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Apathy could hurt General Fund

Measure U would reflow the revenue stream closed off by changes in telephone technology, officials say.

March 04, 2011|By Gretchen Meier,

Voter apathy could cost Burbank millions of dollars if Measure U fails at the polls in April.

Measure U, a utility tax for telephone users, would modernize the city’s tax codes to include new technology and preserve a substantial revenue stream for Burbank.

If the measure fails to pass on April 12, declining telephone land line use by consumers in the city could result in a potential loss of $6.1 million, or 4.3% percent of General Fund revenue, city officials warned.


“This is not a tax increase, but merely an effort to secure the existing revenue,” said Patrick Flynn, grants and revenue manager for the Financial Services Department.

Burbank officials expect $7.5 million in revenue from the 7% tax currently assessed on electricity, natural gas and telecommunication services.

The utility tax rate would not increase with Measure U, nor would it expand to include water, sewer or cable services, as is common in other cities.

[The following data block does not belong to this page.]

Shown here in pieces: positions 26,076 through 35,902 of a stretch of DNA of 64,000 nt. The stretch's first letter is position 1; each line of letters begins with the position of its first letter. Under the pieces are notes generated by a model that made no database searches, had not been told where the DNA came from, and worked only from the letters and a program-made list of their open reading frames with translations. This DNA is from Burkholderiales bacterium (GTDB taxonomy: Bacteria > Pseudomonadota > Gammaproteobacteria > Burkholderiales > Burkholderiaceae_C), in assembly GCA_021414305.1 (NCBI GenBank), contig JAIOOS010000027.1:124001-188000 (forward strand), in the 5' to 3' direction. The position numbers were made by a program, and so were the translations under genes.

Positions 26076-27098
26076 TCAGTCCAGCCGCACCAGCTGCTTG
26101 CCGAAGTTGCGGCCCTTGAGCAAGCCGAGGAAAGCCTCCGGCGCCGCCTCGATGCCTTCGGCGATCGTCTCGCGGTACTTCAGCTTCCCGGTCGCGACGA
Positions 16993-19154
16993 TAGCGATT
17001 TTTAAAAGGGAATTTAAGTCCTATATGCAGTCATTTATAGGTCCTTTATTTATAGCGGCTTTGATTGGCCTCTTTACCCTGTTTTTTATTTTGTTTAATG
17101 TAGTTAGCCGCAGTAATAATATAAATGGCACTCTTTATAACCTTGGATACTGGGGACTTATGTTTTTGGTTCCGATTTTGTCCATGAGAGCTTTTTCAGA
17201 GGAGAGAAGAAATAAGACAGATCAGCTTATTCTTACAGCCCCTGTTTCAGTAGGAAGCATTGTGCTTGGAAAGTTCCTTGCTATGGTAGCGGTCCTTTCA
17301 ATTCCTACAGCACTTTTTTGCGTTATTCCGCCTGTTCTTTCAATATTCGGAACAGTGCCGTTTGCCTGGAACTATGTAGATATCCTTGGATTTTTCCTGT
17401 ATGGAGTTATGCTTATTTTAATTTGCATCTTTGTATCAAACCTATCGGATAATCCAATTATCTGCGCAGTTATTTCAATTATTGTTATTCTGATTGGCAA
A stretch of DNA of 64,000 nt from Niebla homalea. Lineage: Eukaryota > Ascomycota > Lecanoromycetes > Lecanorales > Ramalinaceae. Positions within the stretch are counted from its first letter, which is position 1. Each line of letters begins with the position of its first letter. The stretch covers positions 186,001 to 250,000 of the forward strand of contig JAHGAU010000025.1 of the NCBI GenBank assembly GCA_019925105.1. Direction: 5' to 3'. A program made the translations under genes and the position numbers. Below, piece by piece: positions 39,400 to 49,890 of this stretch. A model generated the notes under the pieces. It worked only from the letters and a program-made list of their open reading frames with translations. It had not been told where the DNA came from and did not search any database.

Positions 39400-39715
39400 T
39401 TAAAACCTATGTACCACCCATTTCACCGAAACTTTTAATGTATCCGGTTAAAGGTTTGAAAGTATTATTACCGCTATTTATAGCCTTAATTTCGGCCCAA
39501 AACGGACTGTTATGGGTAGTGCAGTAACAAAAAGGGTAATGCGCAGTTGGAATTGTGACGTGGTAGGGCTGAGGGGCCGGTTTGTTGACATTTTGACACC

The new ordinance would instead modernize definitions of services to capture current trends — wireless, texting messaging, caller identification — and allow flexibility to include future technologies.

Without the updated language, Burbank could be left behind as more customers move away from traditional phone service, and revenue from local land lines continues to decrease.

Glendale, Pasadena, Los Angeles and Sierra Madre voters have overwhelmingly approved updates to their own utility taxes.

Prior to voter approval, the telecommunications portion of Glendale’s utility tax generated roughly $8.7 million for the General Fund each year.

Industry giants such as AT&T and Verizon have already notified the California Public Utilities Commission that they plan to exit the traditional land line business within seven years, according to a city report.

Burbank may see a small increase in revenue with the modernization of the language, but financial services officials believe the continued decline will offset any initial increase over time.

To combat voter apathy and stress the important of the ordinance, the city has spent $26,500 to disseminate information about Measure U, Financial Services Director Cindy Giraldo said.

Turnout among registered voters for the Feb. 22 primary election was down to 14.3%.

The City Clerk’s Office will continue to reach out to voters through a variety of avenues, such as multi-language fliers and mailers, yard signs, street banners and notices on refuse trucks.

A simple majority is required to pass the measure.

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